Jewish writing in America is hardly one of the newer immigrant literatures. It goes all the way back to the 1890s, when William Dean Howells, then the reigning dean of American letters, hailed the emergence of Jewish immigrant writing in the work of Abraham Cahan. Cahan, the founding editor of the Yiddish-language newspaper the Jewish Daily Forward, went on to publish The Rise of David Levinsky ( 1917), a novel that established some of the main themes of subsequent Jewish-American writing. David Levinsky is about a poor East European immigrant who becomes a wealthy garment manufacturer but worries that acculturation and material success have cost more than they are worth emotionally and spiritually. The Price, the title of a 1968 play by a later Jewish writer, Arthur Miller, sums up a major preoccupation of Jewish writing from the time of Cahan to our own. The question of Jewish-American identity, which is more broadly the question of the fate of Jewishness in America, has continued to be the grand theme of this body of work.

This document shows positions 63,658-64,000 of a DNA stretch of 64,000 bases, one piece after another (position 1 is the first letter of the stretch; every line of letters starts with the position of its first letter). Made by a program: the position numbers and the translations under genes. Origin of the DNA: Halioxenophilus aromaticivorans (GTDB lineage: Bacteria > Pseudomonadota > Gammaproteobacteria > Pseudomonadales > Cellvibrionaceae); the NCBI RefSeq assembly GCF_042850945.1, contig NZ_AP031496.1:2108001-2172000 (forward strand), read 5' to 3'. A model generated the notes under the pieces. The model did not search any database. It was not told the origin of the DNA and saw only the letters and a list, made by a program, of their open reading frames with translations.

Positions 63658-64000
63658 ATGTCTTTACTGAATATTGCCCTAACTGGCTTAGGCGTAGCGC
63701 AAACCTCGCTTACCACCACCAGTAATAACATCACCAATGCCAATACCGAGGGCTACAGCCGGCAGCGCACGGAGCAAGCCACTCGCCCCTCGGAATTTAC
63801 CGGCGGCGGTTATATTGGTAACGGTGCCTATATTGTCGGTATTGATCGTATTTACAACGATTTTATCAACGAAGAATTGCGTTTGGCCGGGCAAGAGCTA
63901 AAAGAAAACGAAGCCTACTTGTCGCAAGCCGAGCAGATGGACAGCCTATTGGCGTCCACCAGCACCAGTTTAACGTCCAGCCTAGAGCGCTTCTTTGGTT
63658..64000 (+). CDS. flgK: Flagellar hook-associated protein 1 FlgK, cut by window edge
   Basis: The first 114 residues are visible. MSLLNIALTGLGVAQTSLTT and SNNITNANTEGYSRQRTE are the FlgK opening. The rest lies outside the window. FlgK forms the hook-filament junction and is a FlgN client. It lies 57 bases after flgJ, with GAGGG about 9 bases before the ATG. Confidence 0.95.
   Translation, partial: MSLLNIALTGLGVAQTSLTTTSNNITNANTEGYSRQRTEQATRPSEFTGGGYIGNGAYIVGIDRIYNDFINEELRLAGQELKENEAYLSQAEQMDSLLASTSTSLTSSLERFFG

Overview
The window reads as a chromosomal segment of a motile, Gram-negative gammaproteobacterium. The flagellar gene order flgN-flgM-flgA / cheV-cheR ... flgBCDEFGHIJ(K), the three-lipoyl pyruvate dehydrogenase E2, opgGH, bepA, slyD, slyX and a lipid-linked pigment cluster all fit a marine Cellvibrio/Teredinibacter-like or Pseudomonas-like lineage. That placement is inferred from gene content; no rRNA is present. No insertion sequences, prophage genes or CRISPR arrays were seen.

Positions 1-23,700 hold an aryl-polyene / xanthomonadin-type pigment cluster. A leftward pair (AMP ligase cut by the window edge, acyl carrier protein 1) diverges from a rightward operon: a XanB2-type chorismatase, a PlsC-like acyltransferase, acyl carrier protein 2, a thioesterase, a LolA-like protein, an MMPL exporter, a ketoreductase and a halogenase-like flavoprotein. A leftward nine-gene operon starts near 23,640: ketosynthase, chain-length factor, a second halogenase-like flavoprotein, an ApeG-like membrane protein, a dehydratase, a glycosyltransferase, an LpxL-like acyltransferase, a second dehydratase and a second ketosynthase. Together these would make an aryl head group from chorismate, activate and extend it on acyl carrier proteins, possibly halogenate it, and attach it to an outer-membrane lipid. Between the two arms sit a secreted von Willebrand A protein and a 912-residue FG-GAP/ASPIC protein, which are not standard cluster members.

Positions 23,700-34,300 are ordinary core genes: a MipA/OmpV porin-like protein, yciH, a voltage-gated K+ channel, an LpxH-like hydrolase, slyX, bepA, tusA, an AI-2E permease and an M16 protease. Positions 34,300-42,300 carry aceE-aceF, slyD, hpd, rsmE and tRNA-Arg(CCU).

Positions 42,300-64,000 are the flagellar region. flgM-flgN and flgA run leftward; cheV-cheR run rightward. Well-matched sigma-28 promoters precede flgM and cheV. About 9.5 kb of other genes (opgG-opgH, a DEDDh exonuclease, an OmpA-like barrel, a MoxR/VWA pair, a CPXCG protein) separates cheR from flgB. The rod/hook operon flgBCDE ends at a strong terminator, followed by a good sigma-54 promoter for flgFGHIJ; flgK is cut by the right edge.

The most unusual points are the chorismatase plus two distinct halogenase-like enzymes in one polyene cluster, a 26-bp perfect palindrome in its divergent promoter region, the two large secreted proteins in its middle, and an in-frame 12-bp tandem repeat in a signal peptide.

Since Cahan, that worry has often been expressed in Jewish writing that is confessedly or obliquely autobiographical. At first, Jewish writers were limited to autobiographical material because American anti-Semitism excluded them from the wider life of America. They had little access to the social institutions and milieux that provided the setting and subjects of older-stock American writers. For example, no Jewish writer of the 1920s could have written a mainstream novel about the price of success in America like Scott Fitzgerald The Great Gatsby ( 1925).